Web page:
In a joint prepared statement, Democratic candidates for Madison Borough Council, Councilman John Hoover of Overhill Drive and former Councilman Bob Landrigan of Green Village Road express their continuing support of the Open Space, Recreation and Historic Preservation Trust Fund and maintenance of the Municipal Open Space Tax at its present rate. Hoover is running for re-election in 2020. Bob Landrigan previously served on the council from 2012 through 2017.
“The candidates stated: “The availability of open spaces for active and passive recreation and the preservation of our many historic treasures help to make Madison such a desirable place to live. (Last year New Jersey Monthly magazine placed Madison at the top of the magazine’s ‘Best Places to Live’ list,) Recently, we have seen record usage of our open spaces as our residents deal with COVID-19 and many are grateful at the various options available to enjoy the outdoors in Madison.
Back in 2004 Madison residents approved a public referendum for a dedicated municipal tax to maintain and support an Open Space, Recreation and Historic Preservation Trust Fund. Since then, the Luke Miller house was preserved, the historic James Library, home to the Museum of Early Trades and Crafts (METC) has benefited from a series of major exterior restoration projects, and several parcels of land have been purchased for passive and active recreation.
Two of the parcels, the 49 acres for the Madison Recreation Complex (MRC) and the Bayley Ellard athletic fields were made possible by leveraging the borough’s open space dollars to qualify for grant money from the county and state. The purchase and development of these properties has provided the town with much needed playing fields, walking trails, a community garden, and aquifer recharge protection.
Of the total $13 million paid for the 49 acres, $8.9 million or 78% came from state and county grants. And thanks to the efforts of the borough administration and the active support of our legislative representatives in Trenton, Madison was granted an additional $500,000 in Green Acres funding in 2017 to help pay off the bonded debt (principal) incurred by the borough for its share of the cost of the MRC property.”
Looking back, Bob Landrigan observed: “Since its inception, the Trust Fund and supporting Municipal Open Space Tax have received bipartisan support within the community. The initial effort to put the enabling referendum in front of Madison voters was led by Democrat Astri Baillie and Republican Donald Bowen. More recently though, there have been instances where Madison Republicans have called for reductions in the Open Space Tax rate.
John and I feel that this is shorted sighted. A substantial portion of that annual Open Space tax revenue goes to paying down the debt incurred with the MRC and Bayley Ellard land purchases and from the installation of the turf fields at the very popular MRC.
There is also so much to be done. Historic properties, parks, and recreational facilities and equipment, all suffer from the ravages of time. Buildings deteriorate, trails become overgrown, turf fields must be reskimmed, and equipment fails. Collectively, these properties and parks contribute to Madison’s character and charm and they must be continually maintained and improved to meet the current and future needs of the community. If not, they will eventually be lost to us.”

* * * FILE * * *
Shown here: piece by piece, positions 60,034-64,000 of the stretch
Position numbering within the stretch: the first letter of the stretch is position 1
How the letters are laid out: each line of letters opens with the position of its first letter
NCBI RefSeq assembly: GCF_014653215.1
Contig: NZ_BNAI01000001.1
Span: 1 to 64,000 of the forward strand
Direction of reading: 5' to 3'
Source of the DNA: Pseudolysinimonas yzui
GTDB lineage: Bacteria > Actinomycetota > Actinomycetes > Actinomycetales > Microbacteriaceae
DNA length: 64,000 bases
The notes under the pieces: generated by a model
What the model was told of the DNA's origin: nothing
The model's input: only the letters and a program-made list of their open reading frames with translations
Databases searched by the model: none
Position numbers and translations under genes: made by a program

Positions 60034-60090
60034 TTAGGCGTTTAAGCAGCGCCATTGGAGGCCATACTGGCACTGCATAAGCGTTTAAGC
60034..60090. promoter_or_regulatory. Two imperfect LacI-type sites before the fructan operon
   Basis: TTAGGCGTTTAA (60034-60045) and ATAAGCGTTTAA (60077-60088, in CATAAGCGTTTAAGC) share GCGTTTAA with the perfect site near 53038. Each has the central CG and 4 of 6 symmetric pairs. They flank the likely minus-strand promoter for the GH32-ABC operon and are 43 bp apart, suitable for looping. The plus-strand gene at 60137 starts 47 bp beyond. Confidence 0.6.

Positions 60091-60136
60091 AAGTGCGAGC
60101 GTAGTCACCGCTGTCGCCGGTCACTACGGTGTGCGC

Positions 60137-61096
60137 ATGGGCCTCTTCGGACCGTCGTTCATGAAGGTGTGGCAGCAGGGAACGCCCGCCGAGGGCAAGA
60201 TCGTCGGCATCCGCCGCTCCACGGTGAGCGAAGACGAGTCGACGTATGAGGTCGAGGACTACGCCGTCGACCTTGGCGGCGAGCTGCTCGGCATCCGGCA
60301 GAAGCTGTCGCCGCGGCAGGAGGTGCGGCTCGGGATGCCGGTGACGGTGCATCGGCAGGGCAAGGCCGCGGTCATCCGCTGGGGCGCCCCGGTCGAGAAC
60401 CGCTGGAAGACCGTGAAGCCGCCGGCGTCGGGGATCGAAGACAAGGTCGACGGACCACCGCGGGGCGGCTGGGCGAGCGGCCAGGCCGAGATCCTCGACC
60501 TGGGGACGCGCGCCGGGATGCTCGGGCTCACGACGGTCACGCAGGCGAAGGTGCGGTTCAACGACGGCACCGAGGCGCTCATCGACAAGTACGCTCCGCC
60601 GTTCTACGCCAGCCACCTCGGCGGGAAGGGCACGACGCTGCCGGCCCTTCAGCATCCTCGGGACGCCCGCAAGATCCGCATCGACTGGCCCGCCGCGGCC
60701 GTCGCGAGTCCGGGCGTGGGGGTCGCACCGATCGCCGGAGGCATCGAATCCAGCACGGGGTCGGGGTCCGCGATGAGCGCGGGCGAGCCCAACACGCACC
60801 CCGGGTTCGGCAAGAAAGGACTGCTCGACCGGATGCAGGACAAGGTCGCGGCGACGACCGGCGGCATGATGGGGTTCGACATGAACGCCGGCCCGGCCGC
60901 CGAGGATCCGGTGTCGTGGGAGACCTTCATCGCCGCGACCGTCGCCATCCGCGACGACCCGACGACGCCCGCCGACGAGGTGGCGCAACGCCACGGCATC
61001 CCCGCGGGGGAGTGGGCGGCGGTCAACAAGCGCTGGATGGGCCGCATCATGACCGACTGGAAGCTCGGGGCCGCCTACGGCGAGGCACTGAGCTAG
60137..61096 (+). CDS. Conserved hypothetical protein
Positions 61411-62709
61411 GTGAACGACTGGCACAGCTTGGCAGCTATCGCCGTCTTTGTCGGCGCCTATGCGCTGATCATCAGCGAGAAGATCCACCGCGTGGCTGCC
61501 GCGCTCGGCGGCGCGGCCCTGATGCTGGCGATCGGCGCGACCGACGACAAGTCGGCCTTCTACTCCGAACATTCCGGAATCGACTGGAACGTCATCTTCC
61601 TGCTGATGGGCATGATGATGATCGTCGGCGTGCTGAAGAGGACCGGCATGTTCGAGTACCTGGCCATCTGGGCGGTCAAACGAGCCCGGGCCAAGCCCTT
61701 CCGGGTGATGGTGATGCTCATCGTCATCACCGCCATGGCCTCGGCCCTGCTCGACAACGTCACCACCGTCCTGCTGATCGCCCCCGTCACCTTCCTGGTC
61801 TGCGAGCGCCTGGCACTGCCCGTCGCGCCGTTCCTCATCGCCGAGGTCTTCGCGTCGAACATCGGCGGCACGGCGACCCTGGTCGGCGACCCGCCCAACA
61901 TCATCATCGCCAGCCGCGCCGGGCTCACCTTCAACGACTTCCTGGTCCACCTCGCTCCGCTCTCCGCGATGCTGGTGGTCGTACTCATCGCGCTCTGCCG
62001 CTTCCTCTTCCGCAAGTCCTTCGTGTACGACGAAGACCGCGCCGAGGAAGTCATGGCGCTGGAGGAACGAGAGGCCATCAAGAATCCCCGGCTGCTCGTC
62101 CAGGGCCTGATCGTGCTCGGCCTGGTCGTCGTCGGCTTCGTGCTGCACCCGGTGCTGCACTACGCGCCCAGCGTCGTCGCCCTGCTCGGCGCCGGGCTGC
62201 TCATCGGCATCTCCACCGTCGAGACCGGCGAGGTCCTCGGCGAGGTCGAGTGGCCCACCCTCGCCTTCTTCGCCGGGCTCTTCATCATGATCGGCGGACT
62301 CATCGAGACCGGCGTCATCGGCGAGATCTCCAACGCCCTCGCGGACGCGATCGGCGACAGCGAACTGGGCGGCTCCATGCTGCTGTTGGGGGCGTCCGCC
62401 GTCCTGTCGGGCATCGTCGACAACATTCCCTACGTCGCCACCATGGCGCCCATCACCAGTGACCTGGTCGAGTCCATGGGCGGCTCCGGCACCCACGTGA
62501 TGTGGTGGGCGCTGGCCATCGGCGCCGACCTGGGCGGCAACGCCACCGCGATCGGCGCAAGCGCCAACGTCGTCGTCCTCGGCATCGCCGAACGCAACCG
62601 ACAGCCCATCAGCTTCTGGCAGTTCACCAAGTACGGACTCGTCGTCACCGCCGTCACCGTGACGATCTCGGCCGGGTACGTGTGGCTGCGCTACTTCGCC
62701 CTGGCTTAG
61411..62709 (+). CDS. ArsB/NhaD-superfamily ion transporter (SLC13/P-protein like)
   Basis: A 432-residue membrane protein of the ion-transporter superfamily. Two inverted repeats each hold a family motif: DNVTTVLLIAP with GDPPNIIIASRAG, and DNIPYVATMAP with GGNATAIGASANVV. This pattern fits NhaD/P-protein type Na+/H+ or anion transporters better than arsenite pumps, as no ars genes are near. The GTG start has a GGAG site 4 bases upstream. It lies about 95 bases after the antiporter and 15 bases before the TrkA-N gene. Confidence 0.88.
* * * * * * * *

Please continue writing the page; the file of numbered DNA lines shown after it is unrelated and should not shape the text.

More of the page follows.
“Right now, we have significant historic preservation needs,” stated John Hoover. “The ongoing restoration of the Museum of Early Trades & Crafts continues. With the completion of the exterior restoration work, this year the museum will be receiving trust fund dollars to leverage grant money from the county for restoration of the basement area. Madison would not feel like Madison without this iconic and beautiful building.
Rebuilding the Hartley Dodge Memorial plaza is a long overdue need. Parts of the plaza are unsafe, particularly in winter. Matching grant money has already been committed by the county for this critical project. And the vacant ground and first floors of the east wing of this borough treasure are in states of near and total disrepair, respectively. $150,000 has already been committed by the state and the Madison Historical Society has offered to partner with the borough on an east wing restoration project.
Earlier this year, the borough learned that the Madison Masonic Lodge was considering merging with the Morristown chapter and possibly selling the ca 1825 historic property on Main Street – the 19th century home of the Presbyterian Church of Madison. The borough has moved proactively to partner with the lodge in a joint effort to restore the building’s interior and create expanded public space for the Madison community. With committed help from the county and hopefully the state, this historic landmark will not have to be sold and possibly lost to demolition.”
Madison also has a number of pressing recreation needs, particularly at the popular Dodge Field, added candidate Landrigan. “$363,000 of Trust Fund money was allocated in 2019 for the new restroom facility, which is currently under construction. The adjoining fifteen-year-old playground is also in need of refurbishing and there is an active interest in creating a field house at the field as well as a playground and an ADA-compliant walk at the MRC.”
The candidates concluded, “We fully support funding the Open Space, Recreation, and Historic Preservation Trust Fund with the Municipal Open Space Tax. Looking back, the Trust Fund has made possible numerous projects that have enhanced Madison’s quality of life in many ways, we have been able to protect our drinking water, preserve our historic sites, and provide the active and passive recreational facilities our residents clearly want. Looking to the future, the fund will continue to benefit Madison as it has in the past.”